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Uganda's central bank has postponed its June press briefing and monetary policy statement scheduled for Thursday, June 15 to Monday, June 19 "due to unavoidable circumstances," the bank said.

    

The Bank of Uganda (BOU) has cut its Central Bank Rate (CBR) by 100 basis points this year and by 600 points since embarking on an easing cycle in April 2016.

    

Analysts had expected the BOU to continue easing its policy stance despite rising inflation to help stimulate economic growth.

    

Uganda's headline inflation rate rose to 7.2 percent in May from 6.8 percent in April due to rising food prices from prolonged drought that is curtailing harvests.

    

Core inflation, which excludes food, fuel, metered water and electricity, rose to 5.1 percent in May from 4.9 percent in April.

At its last meeting in April, when the BOU cut the CBR by 50 basis points to the current 11.0 percent, said the stable exchange rate of the shilling and subdued domestic demand had helped dampen inflationary pressure, adding the near-term outlook for inflation had improved.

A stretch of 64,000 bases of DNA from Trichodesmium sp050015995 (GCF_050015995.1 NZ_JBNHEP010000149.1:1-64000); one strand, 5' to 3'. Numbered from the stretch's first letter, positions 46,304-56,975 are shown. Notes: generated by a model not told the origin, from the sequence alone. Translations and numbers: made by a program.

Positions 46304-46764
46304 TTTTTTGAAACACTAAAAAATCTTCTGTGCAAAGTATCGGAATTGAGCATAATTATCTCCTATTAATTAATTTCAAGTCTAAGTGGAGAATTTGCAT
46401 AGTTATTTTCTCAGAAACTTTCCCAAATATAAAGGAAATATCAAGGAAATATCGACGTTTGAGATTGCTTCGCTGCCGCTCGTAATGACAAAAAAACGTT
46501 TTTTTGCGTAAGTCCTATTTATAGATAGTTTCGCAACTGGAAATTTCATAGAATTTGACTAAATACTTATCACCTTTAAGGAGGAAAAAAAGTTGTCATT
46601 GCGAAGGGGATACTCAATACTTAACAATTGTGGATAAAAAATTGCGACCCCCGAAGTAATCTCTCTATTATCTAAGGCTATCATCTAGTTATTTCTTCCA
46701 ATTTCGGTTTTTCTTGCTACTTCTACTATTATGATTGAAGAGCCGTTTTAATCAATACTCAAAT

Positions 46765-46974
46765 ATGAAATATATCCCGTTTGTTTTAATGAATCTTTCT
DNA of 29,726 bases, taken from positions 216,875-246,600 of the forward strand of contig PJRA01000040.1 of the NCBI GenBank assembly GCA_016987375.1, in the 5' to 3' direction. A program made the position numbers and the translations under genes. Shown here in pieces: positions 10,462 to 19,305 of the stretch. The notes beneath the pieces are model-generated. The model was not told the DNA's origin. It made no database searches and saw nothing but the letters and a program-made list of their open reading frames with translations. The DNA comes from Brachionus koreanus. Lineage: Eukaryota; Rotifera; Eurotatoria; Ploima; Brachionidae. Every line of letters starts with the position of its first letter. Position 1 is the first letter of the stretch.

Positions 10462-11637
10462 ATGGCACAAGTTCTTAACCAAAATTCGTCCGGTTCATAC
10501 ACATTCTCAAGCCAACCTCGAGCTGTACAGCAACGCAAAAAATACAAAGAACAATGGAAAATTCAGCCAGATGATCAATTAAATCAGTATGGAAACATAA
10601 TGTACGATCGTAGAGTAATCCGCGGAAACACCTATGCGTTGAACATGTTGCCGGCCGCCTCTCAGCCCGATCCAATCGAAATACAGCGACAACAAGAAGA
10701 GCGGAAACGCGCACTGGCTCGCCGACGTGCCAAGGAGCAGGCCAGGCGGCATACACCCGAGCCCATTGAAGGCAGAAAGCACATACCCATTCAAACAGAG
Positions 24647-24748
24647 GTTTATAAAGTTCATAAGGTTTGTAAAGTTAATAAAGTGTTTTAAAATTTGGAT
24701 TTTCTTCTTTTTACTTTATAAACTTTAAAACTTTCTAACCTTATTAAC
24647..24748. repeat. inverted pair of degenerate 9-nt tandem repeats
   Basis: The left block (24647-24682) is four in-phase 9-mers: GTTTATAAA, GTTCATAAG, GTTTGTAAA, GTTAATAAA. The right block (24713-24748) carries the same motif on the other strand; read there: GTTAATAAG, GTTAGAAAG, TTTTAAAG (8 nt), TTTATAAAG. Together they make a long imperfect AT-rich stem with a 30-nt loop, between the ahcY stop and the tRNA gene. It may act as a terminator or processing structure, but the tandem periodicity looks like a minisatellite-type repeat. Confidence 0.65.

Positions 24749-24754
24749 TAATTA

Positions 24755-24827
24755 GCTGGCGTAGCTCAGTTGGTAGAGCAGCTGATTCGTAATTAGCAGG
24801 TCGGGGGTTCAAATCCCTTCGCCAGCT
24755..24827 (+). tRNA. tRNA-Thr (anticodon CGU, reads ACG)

The BOU forecast core inflation of around 5 percent in a year.

    

Uganda's shilling has appreciated since early May after trading mostly sideways since November last year. Today the shilling was trading around 3,588 to the U.S. dollar, up 0.4 percent this year.

      

In April the BOU also said its forecasts for economic growth in the current 2016/17 year, which ends June 30, of 4.5 percent was unlikely to be achieved.

      

In February the BOU lowered its 2016/2017 growth forecast to 4.5 percent from 5 percent.

      

Uganda's Gross Domestic Product grew by an annual rate of 1.4 percent in the fourth calendar quarter of 2016 - the second quarter of 2016/17 - for the lowest growth rate in four years and down from 2.0 percent in the first 2016/17 quarter.

 

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